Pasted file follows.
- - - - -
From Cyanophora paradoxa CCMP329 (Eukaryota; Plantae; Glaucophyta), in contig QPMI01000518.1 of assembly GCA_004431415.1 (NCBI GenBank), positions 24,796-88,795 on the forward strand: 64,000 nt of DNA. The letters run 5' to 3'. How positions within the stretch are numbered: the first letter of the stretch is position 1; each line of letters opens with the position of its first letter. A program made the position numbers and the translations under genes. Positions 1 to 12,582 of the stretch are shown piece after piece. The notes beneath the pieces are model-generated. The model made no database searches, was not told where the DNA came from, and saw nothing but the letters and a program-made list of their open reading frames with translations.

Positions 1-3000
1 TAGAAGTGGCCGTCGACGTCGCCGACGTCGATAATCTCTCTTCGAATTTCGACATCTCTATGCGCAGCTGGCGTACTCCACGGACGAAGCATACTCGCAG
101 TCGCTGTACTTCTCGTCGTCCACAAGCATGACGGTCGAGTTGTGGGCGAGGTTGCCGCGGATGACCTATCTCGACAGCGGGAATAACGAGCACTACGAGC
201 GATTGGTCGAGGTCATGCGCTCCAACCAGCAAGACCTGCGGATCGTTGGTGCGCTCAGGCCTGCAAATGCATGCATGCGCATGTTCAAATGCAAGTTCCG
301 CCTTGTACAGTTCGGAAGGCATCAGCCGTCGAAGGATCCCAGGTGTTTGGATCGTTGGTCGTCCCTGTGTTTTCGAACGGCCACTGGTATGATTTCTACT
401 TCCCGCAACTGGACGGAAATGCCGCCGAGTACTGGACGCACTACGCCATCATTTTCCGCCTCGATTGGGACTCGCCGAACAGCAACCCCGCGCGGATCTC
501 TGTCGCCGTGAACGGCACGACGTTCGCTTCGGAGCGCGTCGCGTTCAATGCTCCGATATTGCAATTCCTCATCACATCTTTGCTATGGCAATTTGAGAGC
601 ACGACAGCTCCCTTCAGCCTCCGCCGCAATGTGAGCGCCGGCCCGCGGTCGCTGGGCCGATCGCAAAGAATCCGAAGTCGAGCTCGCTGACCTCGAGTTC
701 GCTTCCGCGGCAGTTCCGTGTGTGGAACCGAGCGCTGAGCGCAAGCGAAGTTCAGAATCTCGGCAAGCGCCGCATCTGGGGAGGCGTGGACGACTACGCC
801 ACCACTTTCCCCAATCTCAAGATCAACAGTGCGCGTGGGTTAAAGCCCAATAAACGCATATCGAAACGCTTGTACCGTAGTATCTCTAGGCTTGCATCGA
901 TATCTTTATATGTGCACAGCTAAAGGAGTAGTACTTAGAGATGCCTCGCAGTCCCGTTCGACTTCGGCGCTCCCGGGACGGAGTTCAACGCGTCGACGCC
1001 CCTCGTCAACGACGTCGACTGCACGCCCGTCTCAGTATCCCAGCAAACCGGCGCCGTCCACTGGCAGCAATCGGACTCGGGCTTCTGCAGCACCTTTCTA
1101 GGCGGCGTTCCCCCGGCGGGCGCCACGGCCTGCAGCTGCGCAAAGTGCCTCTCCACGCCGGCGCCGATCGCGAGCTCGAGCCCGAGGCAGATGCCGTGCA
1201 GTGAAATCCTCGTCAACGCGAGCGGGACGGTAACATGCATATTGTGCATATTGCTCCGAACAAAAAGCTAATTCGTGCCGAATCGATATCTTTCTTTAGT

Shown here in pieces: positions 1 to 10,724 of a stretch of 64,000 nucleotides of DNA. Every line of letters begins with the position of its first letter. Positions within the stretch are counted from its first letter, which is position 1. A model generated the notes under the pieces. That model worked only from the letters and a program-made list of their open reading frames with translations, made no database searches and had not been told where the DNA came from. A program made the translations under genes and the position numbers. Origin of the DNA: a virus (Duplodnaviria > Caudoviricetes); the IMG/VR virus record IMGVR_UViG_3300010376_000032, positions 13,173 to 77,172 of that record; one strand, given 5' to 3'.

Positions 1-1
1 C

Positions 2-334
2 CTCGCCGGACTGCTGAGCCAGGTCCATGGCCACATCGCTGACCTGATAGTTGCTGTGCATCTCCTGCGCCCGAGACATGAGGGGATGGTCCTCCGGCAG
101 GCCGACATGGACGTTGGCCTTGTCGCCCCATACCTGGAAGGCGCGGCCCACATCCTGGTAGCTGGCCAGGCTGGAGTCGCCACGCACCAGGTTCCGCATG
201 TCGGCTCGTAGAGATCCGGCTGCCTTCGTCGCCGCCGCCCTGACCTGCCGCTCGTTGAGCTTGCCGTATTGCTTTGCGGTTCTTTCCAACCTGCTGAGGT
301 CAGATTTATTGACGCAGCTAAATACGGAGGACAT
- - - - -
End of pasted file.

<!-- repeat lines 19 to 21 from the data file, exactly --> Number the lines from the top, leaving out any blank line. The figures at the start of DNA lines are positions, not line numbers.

Positions 2-334
2 CTCGCCGGACTGCTGAGCCAGGTCCATGGCCACATCGCTGACCTGATAGTTGCTGTGCATCTCCTGCGCCCGAGACATGAGGGGATGGTCCTCCGGCAG
101 GCCGACATGGACGTTGGCCTTGTCGCCCCATACCTGGAAGGCGCGGCCCACATCCTGGTAGCTGGCCAGGCTGGAGTCGCCACGCACCAGGTTCCGCATG